The following can be used as a guide: an unshadowed average module delivers between 0.5 (cloudy, short winter day) and 7 (clear, long summer day) full load hours per day . In other words, a 100 watt module (depending on the quality, 0.7–1 m² required) produces between 50 Wh and 700 Wh daily yield. For locations in southern Germany, Switzerland and Austria, as a rule of thumb, you can count on an annual yield of 1000 Wh for each watt of nominal power (Wp). This value is surpassed by modern systems with high-quality and well-coordinated components. The detailed location and the planning tailored to it play an important role. In the south of Europe these values ​​are generally better and in the north they are worse. While there is little difference between north and south on clear, sunny summer days, the contrasts are all the more serious in winter. This is due to the fact that in the north the summer days are much longer and the winter days are considerably shorter and the sun hardly comes over the horizon there. In a solar simulation one can determine typical solar yields for the respective location from weather data, in particular the radiation data, and the geographic location.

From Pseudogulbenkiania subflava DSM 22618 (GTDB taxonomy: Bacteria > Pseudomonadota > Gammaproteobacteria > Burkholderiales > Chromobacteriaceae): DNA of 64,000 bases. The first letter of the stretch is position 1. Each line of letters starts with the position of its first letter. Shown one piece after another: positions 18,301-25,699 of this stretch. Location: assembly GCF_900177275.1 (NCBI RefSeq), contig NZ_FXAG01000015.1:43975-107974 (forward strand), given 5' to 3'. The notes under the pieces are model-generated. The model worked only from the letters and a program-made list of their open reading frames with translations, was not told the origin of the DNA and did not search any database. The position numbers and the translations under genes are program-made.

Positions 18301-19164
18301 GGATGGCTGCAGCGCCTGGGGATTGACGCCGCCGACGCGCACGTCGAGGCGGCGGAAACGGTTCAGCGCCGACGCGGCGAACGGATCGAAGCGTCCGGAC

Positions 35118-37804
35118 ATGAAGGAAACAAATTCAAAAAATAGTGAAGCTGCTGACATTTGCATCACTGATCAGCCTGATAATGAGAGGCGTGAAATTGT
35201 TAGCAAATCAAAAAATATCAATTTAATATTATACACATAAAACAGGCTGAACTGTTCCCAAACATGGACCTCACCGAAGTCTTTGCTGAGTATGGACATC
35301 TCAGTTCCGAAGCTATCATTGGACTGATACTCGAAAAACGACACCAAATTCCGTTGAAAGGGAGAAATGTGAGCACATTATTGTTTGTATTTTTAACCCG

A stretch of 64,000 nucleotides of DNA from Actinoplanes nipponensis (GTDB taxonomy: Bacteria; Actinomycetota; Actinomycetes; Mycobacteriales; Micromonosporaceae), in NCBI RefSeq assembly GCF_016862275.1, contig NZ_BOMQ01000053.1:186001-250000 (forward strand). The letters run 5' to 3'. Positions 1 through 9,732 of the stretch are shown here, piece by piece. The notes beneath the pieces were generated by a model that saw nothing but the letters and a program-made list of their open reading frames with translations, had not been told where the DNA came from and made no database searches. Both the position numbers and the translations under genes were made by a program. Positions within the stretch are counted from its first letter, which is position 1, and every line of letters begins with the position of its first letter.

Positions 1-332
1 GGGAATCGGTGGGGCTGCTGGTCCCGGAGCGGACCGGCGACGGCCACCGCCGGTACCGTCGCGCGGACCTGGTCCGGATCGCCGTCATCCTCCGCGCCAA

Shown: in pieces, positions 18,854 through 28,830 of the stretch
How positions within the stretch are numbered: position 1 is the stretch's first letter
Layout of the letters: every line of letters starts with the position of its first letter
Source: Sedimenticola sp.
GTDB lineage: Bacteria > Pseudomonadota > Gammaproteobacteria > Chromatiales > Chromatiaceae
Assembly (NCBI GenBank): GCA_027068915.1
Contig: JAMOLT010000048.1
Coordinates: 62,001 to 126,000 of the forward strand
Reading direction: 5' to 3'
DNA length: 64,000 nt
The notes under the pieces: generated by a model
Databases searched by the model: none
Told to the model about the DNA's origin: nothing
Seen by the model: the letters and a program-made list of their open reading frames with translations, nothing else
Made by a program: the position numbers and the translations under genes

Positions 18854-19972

When connecting differently oriented modules in series, for example on curved surfaces or with different shading, maximum power point trackers (MPPTs) are sensibly built into the modules themselves.

More types

Semi-flexible solar module on a car roof
Flexible solar module on a model car
  • Foil back modules
  • semi-flexible modules consisting of monocrystalline cells between transparent plastic plates.
  • Laminated glass-glass modules The
    advantages of glass-glass modules are their robustness and increased service life.
  • Glass-glass modules in cast resin technology
  • Glass-glass modules in laminated safety film technology ( laminated safety glass ) with PVB film
    The use of PVB is disadvantageous because it has lower UV transmission values . Therefore, as mentioned above, EVA makes a lot of sense.
  • Thin-film modules (CdTe, CIGSSe, CIS, a-Si, µc-Si) behind glass or as a flexible coating, e.g. B. on copper tape
  • Concentrator modules (also CPV: Concentrated PV), see also concentrator cells
    The sunlight is